Brexit mystery deepens

AS WE go to press just ahead of a vote in Parliament on the Withdrawal Agreement, it's becoming impossible to predict what will happen next with Brexit. Will there be a rapidly-concluded deal, a catastrophic "no deal", the prospect of a Norway Plus arrangement for the UK or even a possible second referendum on whether to stay in the EU?

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An EU flag at a London "People's Vote" march in June.

In view of this, it's unwise to give advice in print that will almost certainly be out of date, so we direct you to our latest guides at www.londonfreelance.org/fl/1811brex.html for our many members who are EU nationals in the UK and www.londonfreelance.org/fl/1811brit.html for the many UK nationals in the EU who are in the NUJ. Watch for updates online. Meanwhile, EU nationals in the UK are advised to register with their embassies for updates on what to do in case of Brexit.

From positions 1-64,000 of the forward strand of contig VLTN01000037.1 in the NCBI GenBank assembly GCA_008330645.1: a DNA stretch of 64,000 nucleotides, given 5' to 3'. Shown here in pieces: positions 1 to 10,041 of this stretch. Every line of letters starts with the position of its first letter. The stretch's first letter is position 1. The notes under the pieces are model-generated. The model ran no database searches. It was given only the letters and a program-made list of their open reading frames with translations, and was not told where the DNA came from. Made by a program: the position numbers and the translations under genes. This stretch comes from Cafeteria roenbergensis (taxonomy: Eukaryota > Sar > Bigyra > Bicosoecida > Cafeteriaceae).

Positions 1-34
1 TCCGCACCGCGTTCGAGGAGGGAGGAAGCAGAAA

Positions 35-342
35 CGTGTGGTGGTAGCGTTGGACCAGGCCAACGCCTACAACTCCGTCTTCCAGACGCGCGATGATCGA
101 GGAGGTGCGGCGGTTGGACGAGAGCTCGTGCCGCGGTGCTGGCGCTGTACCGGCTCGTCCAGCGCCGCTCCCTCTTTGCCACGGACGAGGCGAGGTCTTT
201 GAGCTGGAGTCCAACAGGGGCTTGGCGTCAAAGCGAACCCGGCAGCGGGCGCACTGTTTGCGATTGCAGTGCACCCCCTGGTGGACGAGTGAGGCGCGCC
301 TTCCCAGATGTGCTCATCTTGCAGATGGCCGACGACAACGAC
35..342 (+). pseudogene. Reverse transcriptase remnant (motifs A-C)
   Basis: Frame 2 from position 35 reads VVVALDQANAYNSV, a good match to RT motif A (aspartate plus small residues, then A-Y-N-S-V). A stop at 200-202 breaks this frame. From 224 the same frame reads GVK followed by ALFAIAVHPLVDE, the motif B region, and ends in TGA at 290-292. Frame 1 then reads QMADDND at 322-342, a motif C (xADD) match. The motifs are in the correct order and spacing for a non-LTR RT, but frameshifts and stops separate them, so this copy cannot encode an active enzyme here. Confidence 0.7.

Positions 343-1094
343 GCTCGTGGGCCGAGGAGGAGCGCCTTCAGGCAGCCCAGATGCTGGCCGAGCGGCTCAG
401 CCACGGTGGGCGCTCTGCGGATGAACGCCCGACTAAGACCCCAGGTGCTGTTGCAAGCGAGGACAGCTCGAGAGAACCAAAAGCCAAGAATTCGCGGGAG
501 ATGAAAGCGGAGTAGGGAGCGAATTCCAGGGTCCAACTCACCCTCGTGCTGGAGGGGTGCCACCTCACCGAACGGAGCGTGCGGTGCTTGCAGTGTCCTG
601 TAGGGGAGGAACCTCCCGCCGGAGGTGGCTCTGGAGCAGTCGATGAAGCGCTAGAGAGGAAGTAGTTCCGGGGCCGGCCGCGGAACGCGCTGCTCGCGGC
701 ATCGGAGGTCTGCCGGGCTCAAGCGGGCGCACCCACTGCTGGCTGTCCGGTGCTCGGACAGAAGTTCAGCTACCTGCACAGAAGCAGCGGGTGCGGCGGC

To summarise: applications for the EU Settlement Scheme for EU nationals to register to stay in the UK after Brexit ("settled status") will open on 30 March 2019. EU nationals should start gathering up any proof of their stay and economic activity in the UK to "evidence their residence" for their application. UK Prime Minister Theresa May has already pledged to EU nationals, "your rights will be protected, even in the event of no deal".

Some EU countries with restrictions on being a dual national are making moves to relax these for UK nationals wishing to naturalise, in some cases for a limited period after Brexit. Stef Blok, the Foreign Minister of the Netherlands, recently pledged that even in the event of No Deal, his government "will ensure a decent solution to British citizens staying in our country after 30 March 2019... we won't let these people down" (the Freelance's own translation). UK nationals in the Netherlands will not need to apply for permanent residence post-Brexit: they will be contacted by the Immigration and Naturalisation Service and "invited" to apply.